Run To The Hills: The Effects of Academy Training on the Physical Fitness of Law Enforcement Recruits across Three Classes

Peter K Mitchell, Katherine Balfany, Joseph Dulla, Jay J. Dawes, Rob Marc Orr, Robert G. Lockie

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Abstract

Law enforcement agencies (LEA) use the academy period to train recruits in the skills needed to undertake the demands of their job. Exercise programming is the responsibility of staff who tend to follow a paramilitary model, with emphasis on calisthenics, running circuits that lacked evidence-based work:rest ratios, and distance running. Programming is typically not targeted towards individuals or ability based, which could be problematic if recruits within a class have different physical fitness. The purpose of this study was to compare the effects of physical training across three academy classes. Retrospective analysis was conducted on three classes from one LEA (Class 1: ♂ = 62, ♀ = 6; Class 2: ♂ = 47,♀ = 7; Class 3: ♂ = 51,♀ = 8). Recruits performed pre- and post-testing in the following assessments: 75-yard pursuit run (75PR), medicine ball throw with a 1.82 kg ball (MBT), and multi-stage fitness test (MSTF). Academy training was conducted over 22 weeks; pre-testing occurred in the week prior to academy, while post-testing occurred in the last few weeks. Multiple repeated measures ANOVA (p<.05) investigated differences in assessment results between classes and pre/post academy training. Due to the nature of LEA academies, each of the classes began their academy training with different fitness levels in at least one assessment. Class 1 (~16.71 s) was significantly faster than Class 3 (~17.42 s) in the 75PR. MBT data showed that Class 3 (~5.40 m) performed poorer than Class 1 and 2 (~6.28-6.60 m). Class 2 (40.79 ± 12.40 shuttles) performed fewer shuttles than Class 1 (48.28 ± 13.61) and 3 (50.00 ± 14.05) in the pre-test MSFT. Following academy, Class 2 was 5% significantly slower on 75PR, while the other two classes showed no improvement. Classes 1 and 3 significantly improved their MBT distance (by 8% and 16%, respectively), while Class 2 showed no change. All three classes completed significantly more shuttles on the MSFT (Class 1: 33%; Class 2: 75%; Class 3: 74%). Given the major improvements in the MSFT, lack of improvement in MBT for one class, and lack of change or decrease in performance in the 75PR (even for Class 3 which started with a lesser 75PR), the data suggests that the physical training programs implemented by staff did not develop recruit’s anaerobic capacities in a consistent manner. Given the majority of law enforcement job tasks tend to be anaerobic in nature, physical training programs should consider an increased focus on anaerobic training during academy to optimize job readiness for recruits. Future research should investigate the performance benefits of training programs that include anaerobic and aerobic development.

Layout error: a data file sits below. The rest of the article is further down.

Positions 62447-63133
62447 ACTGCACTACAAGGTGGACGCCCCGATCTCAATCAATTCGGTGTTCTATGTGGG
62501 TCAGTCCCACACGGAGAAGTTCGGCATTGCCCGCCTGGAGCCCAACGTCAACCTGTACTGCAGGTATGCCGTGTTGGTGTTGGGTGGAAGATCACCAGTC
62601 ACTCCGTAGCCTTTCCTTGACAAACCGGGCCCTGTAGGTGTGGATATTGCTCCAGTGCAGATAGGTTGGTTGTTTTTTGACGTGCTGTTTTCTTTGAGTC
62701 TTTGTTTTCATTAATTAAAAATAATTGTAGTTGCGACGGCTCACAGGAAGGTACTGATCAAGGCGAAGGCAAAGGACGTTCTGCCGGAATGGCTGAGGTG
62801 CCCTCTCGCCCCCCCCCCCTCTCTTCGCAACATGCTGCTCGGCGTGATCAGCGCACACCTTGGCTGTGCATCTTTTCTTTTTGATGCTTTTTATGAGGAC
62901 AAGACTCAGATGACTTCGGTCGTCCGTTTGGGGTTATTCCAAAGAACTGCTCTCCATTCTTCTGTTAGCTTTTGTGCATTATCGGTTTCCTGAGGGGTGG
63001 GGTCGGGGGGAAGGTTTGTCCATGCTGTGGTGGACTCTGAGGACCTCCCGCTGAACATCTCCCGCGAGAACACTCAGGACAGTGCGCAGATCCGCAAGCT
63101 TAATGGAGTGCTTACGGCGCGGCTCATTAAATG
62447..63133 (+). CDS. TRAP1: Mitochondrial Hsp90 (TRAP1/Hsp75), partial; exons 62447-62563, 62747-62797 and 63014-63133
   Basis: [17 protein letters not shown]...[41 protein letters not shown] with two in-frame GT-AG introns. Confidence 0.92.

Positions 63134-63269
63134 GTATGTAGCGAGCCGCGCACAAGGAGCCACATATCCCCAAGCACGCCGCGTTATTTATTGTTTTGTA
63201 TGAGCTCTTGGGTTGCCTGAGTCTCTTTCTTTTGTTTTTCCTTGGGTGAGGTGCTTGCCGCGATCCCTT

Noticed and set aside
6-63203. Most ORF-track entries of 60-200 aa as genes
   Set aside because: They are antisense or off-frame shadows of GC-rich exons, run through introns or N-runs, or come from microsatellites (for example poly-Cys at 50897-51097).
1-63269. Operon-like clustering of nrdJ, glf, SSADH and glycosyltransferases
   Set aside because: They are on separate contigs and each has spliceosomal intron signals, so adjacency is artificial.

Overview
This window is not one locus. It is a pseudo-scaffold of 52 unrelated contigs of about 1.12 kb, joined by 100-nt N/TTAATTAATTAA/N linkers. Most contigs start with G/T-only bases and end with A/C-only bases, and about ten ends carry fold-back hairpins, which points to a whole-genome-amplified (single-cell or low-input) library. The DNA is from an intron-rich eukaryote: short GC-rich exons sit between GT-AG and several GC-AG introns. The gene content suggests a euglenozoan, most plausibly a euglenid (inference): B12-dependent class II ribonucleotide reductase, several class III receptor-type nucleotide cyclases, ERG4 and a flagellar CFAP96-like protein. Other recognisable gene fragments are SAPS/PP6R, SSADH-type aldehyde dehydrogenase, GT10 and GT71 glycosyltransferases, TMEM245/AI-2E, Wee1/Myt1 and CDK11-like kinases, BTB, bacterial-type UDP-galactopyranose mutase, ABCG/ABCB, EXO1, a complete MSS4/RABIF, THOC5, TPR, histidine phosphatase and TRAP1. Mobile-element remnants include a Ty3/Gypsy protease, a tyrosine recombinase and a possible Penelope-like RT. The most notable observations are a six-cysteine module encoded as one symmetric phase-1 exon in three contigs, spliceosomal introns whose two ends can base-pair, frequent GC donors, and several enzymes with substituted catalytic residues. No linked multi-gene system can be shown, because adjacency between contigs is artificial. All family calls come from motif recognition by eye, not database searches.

Original languageEnglish
Publication statusPublished - Oct 2018
EventThe 38th Annual Meeting of the Southwest Regional Chapter of the American College of Sports Medicine - Costa Mesa Hilton, Costa Mesa, United States
Duration: 26 Oct 201827 Oct 2018
Conference number: 38th
https://www.acsm.org/acsm-membership/regional-chapters/acsm-chapters/southwest/southwest-l2

Conference

ConferenceThe 38th Annual Meeting of the Southwest Regional Chapter of the American College of Sports Medicine
Abbreviated titleSWACSM
CountryUnited States
CityCosta Mesa
Period26/10/1827/10/18
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Mitchell, P. K., Balfany, K., Dulla, J., Dawes, J. J., Orr, R. M., & Lockie, R. G. (2018). Run To The Hills: The Effects of Academy Training on the Physical Fitness of Law Enforcement Recruits across Three Classes. Poster session presented at The 38th Annual Meeting of the Southwest Regional Chapter of the American College of Sports Medicine, Costa Mesa, United States.